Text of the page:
Each of these activities has you focused on different “work” and as such, won’t allow your brain to relax.
Our minds are eventually going to beg for a diffuse mode break no matter how much focus we try to maintain.
-Shane Parrish, Farnam Street blog
How to make diffuse mode thinking work for you
For diffuse mode to work to your advantage, you have to let go of your thinking. I know, it’s hard! But it doesn’t require you to NOT think. You just need to allow yourself to relax and turn your attention away from whatever you’re working on for a few moments. Start by thinking about how warm the water is, how pretty the trees are, or how you know the route to your favorite store like the back of your hand, and then just let your thoughts go wherever they will. If your mind returns to the problem and starts working on it again, you can gently remind yourself that you’re not working on that right now, and that you’ll return to it when you’re ready. That said if the answer comes to you (my best friend’s middle name that I couldn’t for the life of me come up with earlier in the day popped into my head while I was at the sink washing my hands), then go with it!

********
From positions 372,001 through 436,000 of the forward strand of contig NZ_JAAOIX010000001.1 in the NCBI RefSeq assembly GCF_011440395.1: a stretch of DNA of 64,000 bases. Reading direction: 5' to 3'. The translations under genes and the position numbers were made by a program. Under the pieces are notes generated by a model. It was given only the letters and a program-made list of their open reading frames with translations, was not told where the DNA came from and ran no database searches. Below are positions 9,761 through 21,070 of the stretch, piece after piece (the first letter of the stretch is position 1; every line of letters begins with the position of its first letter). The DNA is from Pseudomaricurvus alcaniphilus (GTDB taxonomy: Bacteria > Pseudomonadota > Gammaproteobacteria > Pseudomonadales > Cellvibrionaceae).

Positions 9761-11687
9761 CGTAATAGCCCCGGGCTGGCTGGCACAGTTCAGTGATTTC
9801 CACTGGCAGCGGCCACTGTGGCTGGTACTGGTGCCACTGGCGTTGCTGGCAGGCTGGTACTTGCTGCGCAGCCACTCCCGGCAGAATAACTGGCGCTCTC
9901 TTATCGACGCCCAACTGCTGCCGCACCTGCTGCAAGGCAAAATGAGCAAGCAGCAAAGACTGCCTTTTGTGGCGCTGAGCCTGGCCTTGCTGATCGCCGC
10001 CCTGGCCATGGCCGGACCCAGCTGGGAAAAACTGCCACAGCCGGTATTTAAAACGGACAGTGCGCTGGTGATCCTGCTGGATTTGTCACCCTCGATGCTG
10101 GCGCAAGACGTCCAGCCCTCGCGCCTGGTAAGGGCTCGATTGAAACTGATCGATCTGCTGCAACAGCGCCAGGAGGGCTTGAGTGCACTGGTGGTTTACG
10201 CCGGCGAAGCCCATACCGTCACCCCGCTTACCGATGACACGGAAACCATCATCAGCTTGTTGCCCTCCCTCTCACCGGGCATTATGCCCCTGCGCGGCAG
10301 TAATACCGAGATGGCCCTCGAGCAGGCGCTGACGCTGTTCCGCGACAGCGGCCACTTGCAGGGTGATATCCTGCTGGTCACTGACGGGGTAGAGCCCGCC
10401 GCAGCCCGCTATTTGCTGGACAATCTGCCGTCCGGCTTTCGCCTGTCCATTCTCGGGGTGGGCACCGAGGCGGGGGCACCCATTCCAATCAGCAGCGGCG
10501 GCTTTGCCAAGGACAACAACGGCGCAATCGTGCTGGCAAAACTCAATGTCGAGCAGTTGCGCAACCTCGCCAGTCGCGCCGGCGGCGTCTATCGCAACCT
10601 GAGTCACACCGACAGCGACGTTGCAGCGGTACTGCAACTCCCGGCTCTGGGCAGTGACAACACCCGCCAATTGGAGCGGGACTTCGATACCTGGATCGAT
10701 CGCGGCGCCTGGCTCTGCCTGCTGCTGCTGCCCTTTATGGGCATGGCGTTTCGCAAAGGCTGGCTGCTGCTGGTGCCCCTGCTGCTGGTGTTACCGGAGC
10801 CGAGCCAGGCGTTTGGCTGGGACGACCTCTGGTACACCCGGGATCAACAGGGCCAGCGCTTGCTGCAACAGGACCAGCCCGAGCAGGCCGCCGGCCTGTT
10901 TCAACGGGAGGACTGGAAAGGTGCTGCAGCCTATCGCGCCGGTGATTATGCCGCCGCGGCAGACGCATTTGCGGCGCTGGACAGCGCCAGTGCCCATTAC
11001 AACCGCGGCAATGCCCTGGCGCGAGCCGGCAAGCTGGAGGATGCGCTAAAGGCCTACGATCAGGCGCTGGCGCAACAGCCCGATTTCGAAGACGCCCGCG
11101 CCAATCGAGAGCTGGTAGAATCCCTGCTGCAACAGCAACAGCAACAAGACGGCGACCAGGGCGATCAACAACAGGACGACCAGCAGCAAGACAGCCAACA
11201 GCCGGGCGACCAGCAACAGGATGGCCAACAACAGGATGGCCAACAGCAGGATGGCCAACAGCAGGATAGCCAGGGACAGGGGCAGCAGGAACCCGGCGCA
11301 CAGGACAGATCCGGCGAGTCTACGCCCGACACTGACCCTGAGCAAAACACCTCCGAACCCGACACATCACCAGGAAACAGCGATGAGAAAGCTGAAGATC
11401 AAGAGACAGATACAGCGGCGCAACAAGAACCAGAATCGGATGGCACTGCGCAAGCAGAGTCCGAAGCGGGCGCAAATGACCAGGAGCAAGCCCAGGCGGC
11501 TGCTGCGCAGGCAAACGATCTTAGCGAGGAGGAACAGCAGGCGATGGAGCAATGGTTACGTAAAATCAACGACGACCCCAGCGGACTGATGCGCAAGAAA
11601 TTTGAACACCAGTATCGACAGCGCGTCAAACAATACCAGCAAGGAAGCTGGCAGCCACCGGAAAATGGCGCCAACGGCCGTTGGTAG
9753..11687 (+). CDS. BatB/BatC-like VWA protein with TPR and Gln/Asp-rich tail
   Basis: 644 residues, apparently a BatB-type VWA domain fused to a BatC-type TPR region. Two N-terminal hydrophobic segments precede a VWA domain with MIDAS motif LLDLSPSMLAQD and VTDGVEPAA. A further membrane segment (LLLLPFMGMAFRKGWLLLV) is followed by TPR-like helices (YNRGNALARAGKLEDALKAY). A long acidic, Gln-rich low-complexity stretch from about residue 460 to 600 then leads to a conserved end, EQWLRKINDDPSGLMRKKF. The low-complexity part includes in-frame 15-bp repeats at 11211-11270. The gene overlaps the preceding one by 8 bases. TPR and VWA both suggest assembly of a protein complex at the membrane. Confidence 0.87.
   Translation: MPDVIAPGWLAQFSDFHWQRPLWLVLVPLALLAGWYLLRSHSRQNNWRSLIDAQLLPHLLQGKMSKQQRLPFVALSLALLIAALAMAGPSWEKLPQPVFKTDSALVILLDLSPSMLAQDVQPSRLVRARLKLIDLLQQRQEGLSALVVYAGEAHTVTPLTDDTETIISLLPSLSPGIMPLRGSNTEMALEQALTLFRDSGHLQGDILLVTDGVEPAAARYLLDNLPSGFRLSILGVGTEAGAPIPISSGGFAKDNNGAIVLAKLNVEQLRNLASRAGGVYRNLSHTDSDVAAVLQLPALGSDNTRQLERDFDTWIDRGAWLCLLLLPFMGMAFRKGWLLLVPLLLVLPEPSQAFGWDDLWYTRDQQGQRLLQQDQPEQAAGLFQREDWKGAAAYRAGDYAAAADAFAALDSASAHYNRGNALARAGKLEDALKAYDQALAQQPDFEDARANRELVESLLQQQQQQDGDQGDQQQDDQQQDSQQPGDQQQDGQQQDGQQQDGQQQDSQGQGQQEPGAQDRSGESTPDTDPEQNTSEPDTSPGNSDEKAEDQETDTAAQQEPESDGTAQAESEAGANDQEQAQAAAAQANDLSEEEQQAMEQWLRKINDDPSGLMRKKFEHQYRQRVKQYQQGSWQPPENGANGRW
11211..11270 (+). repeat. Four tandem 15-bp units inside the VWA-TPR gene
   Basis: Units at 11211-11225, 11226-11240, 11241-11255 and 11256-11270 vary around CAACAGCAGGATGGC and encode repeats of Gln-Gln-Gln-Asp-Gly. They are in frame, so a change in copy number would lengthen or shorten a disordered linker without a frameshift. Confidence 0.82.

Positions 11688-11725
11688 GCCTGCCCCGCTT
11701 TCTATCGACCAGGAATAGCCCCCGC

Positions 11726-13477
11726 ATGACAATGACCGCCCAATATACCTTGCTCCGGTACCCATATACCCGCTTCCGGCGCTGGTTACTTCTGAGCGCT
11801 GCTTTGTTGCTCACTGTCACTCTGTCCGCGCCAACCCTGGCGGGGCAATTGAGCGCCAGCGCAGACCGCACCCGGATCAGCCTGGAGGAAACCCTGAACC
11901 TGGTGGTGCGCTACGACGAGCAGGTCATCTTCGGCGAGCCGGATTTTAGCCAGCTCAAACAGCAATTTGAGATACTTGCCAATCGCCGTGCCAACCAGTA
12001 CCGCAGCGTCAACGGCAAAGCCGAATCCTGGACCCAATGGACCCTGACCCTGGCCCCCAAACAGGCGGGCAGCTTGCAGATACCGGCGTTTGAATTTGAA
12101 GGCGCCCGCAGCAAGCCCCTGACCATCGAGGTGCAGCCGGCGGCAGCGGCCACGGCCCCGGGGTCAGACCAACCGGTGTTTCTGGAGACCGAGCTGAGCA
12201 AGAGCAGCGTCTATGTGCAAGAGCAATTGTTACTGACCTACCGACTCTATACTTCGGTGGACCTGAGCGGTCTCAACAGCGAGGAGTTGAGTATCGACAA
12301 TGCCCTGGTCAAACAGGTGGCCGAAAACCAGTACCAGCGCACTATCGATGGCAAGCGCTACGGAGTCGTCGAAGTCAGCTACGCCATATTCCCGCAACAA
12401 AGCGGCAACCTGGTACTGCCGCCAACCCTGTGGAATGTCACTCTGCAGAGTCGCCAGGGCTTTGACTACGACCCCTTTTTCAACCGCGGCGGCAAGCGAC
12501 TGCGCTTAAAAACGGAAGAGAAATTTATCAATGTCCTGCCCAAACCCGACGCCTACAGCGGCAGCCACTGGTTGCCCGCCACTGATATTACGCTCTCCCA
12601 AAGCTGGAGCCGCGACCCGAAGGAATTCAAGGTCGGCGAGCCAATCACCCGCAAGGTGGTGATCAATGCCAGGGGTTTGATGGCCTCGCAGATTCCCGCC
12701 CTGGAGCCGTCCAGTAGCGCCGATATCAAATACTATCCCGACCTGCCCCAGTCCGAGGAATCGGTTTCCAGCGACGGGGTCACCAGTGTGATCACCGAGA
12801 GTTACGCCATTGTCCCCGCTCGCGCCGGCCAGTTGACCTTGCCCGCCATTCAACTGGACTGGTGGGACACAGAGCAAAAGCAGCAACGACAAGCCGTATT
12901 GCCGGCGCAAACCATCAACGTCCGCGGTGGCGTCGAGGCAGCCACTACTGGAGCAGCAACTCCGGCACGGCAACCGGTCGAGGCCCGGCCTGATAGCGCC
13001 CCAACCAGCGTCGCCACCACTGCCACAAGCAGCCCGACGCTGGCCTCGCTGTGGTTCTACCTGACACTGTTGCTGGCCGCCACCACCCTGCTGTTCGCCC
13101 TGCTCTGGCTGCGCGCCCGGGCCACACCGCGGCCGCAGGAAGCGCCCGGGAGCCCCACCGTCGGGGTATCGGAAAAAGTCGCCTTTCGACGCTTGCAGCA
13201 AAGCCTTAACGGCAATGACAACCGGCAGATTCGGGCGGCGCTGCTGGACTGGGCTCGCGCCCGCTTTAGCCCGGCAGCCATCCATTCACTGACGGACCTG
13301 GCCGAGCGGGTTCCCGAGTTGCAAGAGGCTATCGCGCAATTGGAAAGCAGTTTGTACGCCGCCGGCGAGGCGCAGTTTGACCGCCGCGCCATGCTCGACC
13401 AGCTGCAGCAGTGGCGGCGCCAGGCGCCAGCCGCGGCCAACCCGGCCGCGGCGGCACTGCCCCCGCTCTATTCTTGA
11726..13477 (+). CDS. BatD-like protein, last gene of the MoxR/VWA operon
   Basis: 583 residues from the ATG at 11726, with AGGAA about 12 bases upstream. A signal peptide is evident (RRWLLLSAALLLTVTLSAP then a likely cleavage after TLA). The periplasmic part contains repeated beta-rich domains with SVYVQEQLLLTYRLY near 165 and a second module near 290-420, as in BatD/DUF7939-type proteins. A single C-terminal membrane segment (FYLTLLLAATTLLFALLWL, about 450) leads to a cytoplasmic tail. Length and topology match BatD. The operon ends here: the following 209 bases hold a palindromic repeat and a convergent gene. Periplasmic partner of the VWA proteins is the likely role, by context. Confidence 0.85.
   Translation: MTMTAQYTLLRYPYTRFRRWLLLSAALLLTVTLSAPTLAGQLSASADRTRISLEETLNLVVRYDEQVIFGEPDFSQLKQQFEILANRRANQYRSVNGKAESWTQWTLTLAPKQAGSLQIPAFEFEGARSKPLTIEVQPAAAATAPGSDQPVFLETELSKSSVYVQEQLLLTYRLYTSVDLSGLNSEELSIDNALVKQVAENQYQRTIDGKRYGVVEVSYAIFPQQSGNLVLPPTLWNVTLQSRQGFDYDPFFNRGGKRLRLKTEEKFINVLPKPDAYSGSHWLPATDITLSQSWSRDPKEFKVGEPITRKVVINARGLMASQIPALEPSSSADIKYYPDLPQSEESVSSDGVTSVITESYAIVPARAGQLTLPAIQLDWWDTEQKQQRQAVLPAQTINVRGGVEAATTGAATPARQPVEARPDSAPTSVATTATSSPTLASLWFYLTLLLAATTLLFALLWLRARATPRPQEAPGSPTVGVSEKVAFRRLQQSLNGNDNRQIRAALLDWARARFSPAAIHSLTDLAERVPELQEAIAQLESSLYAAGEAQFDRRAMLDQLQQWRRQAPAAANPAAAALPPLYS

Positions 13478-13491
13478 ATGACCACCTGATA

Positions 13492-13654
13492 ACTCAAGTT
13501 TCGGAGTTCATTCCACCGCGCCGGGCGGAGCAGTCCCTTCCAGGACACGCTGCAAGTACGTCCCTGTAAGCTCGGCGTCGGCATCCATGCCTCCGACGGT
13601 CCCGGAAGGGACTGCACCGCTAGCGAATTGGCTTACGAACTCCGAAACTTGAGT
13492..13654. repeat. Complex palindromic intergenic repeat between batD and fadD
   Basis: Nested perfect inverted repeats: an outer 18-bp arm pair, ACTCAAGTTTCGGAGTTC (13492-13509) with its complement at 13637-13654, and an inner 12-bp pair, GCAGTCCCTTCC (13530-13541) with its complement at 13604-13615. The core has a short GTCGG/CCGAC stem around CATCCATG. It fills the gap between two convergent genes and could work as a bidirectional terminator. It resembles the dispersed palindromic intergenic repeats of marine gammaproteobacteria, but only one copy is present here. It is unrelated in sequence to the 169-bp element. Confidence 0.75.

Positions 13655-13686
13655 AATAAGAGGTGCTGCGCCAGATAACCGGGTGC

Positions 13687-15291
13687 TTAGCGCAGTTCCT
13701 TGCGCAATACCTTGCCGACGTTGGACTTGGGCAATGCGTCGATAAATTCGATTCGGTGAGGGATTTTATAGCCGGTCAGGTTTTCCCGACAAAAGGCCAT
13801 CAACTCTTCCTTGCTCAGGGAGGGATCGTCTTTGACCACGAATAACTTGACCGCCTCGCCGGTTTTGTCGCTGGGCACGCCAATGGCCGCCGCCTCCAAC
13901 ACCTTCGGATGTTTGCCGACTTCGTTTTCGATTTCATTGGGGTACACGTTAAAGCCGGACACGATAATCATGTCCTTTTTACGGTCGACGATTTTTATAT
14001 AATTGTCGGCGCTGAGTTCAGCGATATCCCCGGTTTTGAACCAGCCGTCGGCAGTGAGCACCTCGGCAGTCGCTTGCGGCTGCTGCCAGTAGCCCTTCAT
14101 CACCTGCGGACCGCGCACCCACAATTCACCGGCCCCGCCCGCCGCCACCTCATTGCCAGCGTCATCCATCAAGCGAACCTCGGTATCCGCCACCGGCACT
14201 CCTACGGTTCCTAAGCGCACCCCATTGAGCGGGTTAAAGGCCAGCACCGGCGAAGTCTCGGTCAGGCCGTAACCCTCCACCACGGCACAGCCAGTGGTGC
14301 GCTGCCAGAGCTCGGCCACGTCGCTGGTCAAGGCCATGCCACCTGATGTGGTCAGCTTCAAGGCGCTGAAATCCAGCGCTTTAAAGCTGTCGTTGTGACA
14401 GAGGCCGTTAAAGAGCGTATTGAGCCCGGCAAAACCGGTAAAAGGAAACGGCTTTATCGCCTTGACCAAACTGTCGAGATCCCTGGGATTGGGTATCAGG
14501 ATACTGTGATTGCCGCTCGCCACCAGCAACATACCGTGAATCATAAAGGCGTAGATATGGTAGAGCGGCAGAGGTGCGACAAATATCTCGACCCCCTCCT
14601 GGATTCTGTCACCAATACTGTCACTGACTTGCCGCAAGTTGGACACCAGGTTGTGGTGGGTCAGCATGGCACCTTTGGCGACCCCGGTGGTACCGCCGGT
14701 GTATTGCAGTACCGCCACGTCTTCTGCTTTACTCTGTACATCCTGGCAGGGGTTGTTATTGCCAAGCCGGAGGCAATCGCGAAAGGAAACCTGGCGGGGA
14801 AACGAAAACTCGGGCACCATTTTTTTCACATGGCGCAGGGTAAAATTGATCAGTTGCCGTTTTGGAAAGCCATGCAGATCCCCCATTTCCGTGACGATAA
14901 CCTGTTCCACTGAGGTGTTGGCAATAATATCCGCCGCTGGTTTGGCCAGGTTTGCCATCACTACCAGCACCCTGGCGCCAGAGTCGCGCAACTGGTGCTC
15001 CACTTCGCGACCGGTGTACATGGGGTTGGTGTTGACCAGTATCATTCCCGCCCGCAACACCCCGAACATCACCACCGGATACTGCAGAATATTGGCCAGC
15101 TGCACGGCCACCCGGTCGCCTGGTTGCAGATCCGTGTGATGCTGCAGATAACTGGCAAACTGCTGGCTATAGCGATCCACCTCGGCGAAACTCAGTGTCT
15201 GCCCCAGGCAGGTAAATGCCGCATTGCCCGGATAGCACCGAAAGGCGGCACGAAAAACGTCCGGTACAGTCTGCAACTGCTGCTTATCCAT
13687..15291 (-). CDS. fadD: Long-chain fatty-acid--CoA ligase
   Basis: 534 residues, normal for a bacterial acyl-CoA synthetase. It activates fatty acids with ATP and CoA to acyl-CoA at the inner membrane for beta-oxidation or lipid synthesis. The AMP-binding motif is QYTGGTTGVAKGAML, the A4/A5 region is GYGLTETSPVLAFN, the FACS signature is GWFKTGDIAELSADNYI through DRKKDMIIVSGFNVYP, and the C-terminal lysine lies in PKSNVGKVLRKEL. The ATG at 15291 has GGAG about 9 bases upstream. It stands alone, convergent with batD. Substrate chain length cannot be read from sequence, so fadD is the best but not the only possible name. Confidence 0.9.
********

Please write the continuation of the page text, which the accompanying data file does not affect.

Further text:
BONUS! Creativity is often released when we’re in diffuse mode. (Hence the need for that waterproof notepad! 😉)
“I have noticed that when all the lights are on, people tend to talk about what they are doing – their outer lives. Sitting round in candlelight or firelight, people start to talk about how they are feeling – their inner lives. They speak subjectively, they argue less, there are longer pauses.
To sit alone without any electric light is curiously creative. I have my best ideas at dawn or at nightfall, but not if I switch on the lights – then I start thinking about projects, deadlines, demands, and the shadows and shapes of the house become objects, not suggestions, things that need to done, not a background to thought.
The famous “sleep on it” when we have a dilemma we can’t solve is an indication of how important dream time is to human wellbeing. The night allows this dream time, and the heavier, thicker dark of winter gives us a chance to dream a little while we are awake – a kind of reverie or meditation, the constellation of slowness, silence and darkness that sits under the winter stars.”
– Jeanette Winterson, novelist, quoted from The Guardian
Pair diffuse mode with retrieval practice for the ultimate learning boost
Have you recently read a book, taken a course or learned something new that you want to remember, and tried retrieval practice to make it stick? Maybe you tried something like the Feynman Technique and got frustrated because you discovered gaps in your memory of the material? Don’t forget (pun intended!), learning is supposed to be hard work. As you continue to exercise your brain and use various strategies for learning, add diffuse mode to your list. You’ll be surprised at how much you actually DO remember once you give your brain
a chance to relax and unwind.
Need more on learning?
Read my other articles on retrieval practice.